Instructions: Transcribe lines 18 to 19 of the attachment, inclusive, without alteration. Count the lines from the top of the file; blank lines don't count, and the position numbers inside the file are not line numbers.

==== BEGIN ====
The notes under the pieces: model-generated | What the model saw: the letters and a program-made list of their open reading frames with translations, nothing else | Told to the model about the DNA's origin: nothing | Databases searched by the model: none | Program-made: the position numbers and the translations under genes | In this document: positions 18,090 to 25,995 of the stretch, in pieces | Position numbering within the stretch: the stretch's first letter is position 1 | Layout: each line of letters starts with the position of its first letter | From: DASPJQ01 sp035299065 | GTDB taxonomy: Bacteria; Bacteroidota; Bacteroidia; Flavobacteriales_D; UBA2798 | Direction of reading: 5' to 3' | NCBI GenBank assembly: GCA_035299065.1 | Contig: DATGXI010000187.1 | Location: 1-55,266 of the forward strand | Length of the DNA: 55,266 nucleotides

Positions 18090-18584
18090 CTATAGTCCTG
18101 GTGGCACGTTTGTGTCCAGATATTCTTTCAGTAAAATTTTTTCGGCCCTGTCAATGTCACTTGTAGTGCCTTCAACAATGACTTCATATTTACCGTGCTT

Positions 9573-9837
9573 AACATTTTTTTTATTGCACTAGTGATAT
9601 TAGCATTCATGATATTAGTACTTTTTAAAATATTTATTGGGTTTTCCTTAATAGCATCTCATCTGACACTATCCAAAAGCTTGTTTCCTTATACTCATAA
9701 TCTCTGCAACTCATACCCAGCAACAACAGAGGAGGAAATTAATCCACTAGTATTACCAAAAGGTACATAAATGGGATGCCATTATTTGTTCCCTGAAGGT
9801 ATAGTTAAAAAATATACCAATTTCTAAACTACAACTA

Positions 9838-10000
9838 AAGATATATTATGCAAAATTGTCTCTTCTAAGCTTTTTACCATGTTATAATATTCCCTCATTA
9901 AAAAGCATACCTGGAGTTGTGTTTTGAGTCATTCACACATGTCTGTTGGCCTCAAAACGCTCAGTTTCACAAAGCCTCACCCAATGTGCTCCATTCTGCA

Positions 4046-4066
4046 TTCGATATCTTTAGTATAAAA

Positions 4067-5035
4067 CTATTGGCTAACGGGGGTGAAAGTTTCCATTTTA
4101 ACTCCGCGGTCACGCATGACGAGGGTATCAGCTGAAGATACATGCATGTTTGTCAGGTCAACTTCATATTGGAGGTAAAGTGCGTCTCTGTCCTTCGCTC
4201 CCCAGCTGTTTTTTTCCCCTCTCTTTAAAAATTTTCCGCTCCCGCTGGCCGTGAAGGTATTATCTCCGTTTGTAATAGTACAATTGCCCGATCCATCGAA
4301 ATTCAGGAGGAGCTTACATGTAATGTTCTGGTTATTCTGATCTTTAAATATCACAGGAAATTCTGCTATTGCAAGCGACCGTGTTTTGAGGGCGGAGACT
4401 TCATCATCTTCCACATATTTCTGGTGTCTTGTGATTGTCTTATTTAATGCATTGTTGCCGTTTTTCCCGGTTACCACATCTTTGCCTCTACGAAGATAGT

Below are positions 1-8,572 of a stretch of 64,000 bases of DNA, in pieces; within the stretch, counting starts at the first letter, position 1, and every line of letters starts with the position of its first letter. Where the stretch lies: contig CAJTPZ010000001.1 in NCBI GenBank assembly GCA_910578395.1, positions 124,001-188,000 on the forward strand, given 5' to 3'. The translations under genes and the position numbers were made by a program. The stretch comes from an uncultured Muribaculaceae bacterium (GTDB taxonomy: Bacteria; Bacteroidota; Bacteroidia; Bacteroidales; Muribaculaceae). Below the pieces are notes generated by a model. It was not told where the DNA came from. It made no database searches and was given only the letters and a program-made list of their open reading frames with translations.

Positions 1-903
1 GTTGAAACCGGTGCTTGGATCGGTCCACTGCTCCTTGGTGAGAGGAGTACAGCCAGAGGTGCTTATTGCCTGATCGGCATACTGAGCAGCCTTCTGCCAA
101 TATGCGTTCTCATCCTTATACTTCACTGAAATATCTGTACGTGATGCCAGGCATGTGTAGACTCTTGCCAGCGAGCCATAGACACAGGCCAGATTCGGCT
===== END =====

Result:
4201 CCCAGCTGTTTTTTTCCCCTCTCTTTAAAAATTTTCCGCTCCCGCTGGCCGTGAAGGTATTATCTCCGTTTGTAATAGTACAATTGCCCGATCCATCGAA
4301 ATTCAGGAGGAGCTTACATGTAATGTTCTGGTTATTCTGATCTTTAAATATCACAGGAAATTCTGCTATTGCAAGCGACCGTGTTTTGAGGGCGGAGACT